“So act that your principle of action might safely be made a law for the whole world.” – Immanuel Kant
“Surely, I have made my meaning plain. I mean to avenge myself upon you, Admiral.” – Khan, a genetically enhanced superhuman who justifies his evil actions due to the death of his wife.
“KHAAANNNN!” – Kirk, frustrated that his nemesis has turned the tables on him.
Star date: 09081966: that’s the date that lives in the minds of “original” fans of the show that changed the face of several generations in both culture and technology.
Remember how “Bones” McCoy would make notes on an electronic tablet, or when Spock would call-up any and all information on his hand-held data recorder, or the time when Captain James T. Kirk would urgently punch his communicator and say, “Scotty, I need warp speed in three minutes or we’re all dead!” Creators of the iPad, and cell-phones owe a debt of gratitude to Trek creator Gene Roddenberry.
What made the original series work so well were the morality stories they told concerning issues of civil rights, sexism, war, and peace and how the characters dealt with them.
Star Trek and Philosophy: The Wrath of Kant, Edited by Kevin Decker and Jason Eberl (2008) examines major philosophical themes from a variety of philosophers. “Go Boldly, Yet Morally: Federation Ethics,” and “Multiple Enterprises: Metaphysical Conundrums from A to E,” offer the reader an interesting exploration into philosophers from Kant to Nietzsche. From Vulcan Stoicism to the Machiavellian business practices of the Ferengi, twenty-one professors write that there was a lot more philosophic theory behind the plot lines than perhaps we were aware of.
On the surface, Kant’s categorical imperatives seem ethically sound:
Rule of Universality – “Do only those acts which you are willing to allow to become universal standards of behavior applicable to all people including yourself.”
The Rule of Respect – all individuals are intrinsically important, and the well-being of each is a moral end in itself. One must never treat others simply as a means for your own gain.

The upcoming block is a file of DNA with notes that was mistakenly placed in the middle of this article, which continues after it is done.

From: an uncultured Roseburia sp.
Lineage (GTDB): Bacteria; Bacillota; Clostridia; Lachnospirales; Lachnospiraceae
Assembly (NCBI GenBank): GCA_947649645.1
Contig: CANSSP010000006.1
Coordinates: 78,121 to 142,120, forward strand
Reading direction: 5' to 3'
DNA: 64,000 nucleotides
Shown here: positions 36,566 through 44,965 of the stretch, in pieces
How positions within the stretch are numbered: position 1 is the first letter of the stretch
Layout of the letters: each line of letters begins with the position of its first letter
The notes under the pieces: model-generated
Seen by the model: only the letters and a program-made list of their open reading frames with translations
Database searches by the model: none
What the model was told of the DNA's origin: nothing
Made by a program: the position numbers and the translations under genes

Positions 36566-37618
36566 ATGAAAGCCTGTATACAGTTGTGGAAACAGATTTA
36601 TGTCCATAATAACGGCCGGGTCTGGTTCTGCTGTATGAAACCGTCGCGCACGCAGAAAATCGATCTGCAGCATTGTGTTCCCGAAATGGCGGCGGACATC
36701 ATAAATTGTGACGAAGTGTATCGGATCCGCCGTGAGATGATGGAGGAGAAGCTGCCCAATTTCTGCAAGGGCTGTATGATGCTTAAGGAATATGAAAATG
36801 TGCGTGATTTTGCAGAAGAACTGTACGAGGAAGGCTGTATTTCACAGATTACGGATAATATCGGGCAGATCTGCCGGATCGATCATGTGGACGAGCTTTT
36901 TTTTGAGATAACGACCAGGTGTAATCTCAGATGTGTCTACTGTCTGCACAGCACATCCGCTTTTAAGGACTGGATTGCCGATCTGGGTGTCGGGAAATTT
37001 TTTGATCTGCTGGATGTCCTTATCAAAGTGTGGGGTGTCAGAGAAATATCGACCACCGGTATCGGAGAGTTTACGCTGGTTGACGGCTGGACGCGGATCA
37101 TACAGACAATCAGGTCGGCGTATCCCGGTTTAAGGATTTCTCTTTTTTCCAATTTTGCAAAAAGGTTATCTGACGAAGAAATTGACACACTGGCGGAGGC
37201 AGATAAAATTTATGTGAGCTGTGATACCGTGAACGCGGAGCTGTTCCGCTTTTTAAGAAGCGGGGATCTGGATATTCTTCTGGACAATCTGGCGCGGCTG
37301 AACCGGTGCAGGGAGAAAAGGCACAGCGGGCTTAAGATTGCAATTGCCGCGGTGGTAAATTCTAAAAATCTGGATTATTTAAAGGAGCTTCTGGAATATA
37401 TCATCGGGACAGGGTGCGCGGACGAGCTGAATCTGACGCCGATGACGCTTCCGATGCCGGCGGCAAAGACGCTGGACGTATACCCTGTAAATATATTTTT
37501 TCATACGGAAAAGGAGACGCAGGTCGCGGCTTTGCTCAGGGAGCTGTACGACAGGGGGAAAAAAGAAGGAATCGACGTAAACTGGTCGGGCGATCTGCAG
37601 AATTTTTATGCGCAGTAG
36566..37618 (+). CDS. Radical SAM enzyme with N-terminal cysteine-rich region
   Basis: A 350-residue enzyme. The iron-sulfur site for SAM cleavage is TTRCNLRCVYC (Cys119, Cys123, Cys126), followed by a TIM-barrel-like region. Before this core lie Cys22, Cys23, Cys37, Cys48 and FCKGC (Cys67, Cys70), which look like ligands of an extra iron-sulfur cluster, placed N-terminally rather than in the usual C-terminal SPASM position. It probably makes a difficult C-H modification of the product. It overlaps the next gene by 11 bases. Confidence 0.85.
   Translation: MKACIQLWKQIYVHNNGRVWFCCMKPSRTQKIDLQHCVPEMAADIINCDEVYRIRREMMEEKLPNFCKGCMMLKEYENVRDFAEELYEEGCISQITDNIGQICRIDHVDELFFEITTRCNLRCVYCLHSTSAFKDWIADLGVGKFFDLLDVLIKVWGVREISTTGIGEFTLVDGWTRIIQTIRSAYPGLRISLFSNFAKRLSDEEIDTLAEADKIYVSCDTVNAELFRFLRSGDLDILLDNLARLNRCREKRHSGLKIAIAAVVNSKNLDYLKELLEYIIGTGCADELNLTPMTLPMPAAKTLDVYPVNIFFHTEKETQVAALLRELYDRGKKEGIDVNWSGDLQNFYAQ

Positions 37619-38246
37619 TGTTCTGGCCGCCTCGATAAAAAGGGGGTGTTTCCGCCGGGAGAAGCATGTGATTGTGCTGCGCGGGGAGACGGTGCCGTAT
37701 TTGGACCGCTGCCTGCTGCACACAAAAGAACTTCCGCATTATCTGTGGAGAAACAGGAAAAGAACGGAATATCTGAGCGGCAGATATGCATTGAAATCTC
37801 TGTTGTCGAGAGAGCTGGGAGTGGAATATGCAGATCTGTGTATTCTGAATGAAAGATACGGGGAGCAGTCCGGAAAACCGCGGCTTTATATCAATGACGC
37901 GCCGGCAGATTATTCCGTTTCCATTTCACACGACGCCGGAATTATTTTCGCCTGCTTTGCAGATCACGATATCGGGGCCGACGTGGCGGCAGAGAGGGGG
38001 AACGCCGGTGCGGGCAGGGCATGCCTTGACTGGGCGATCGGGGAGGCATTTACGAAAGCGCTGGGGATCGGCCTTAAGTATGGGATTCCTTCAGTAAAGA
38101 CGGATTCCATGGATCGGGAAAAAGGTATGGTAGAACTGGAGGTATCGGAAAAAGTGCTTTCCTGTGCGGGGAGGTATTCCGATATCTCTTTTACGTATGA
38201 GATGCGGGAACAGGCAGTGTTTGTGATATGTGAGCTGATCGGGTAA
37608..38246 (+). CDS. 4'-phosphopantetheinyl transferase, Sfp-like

Kant’s view is that individuals have an absolute duty to do the right thing no matter the situation or the consequences. Under Kant’s absolutist theory, one must never tell a lie because it would violate the principle of honesty. So, if the Nazis came knocking on your door asking where Anne Frank is hiding and you happen to know, you are duty-bound to tell the truth. Both the military and police would be forbidden to use any deceitful tactics, and, of course, Captain Kirk would be prohibited from using a similar strategy against the evil Khan.
“This is Admiral Kirk. We tried it once your way, Khan, are you game for a rematch?”
“Khan, I’m laughing at the ‘superior intellect.’ ”
In Dan Marinaccio’s 1995 book, All I Really Need to Know I Learned from Watching Star Trek, the author talks about how we can utilize the moral lessons from the Trek characters to advance and improve our lives. However, the latest entry into the Trek universe of books is The Ethics of Star Trek, written by Judith Barad and Ed Robertson.
“One reason why Star Trek has endured,” Barad and Robertson say, “is that most of the stories… are indeed moral fables.”
According to Publisher’s Weekly, “Barad, professor of philosophy at Indiana University, and Robertson, rely on episodes from the four Star Trek TV series, they travel through various universes of ethical theory… the authors offer useful and evenhanded introductions to the ethical theories of Aristotle, Epicurus and the Stoics, Kierkegaard, [and] Nietzsche…
“For instance, Plato argued that the four virtues of temperance, courage, wisdom and justice would be the hallmarks of the ideal Republic. Barad and Robertson contend that Spock and Kirk exhibit courage in an episode called “The Savage Curtain” when they fight off shadows of four of history’s most evil creatures to prove that good is mightier than evil. ‘The Original Series most clearly reflects Aristotelian virtue;’ the authors contend, Star Trek: The Next Generation exemplifies ‘the ethics of duty… Deep Space Nine, existentialism; and Voyager, Platonic virtue.’
“Their effort to popularize a difficult subject occasionally results in egregious misreading,” Publisher’s Weekly points out. “Nietzsche, for instance, did not base his philosophy on the concept that ‘might makes right,’ as he abhorred every system of subjugation and suggested that we are all continually engaged in overcoming such systems.”
As Kant (Immanuel) would say, “If I wish to quench my thirst, I must drink something. If I wish to acquire knowledge, I must learn”; or as Kirk would clarify to the Vulcan trainee, Saavik:
Saavik: Humor. It is a difficult concept. It is not logical.
Kirk: We learn by doing.
So, with that in mind, I will kick-back, enjoy a fascinating glass of Romulan ale, beam up an “original” episode, and drink in all the wisdom, humor, and altruism from Kirk, Spock, Scotty, Bones, Uhrua, Sulu and Checkov.
Live long and prosper.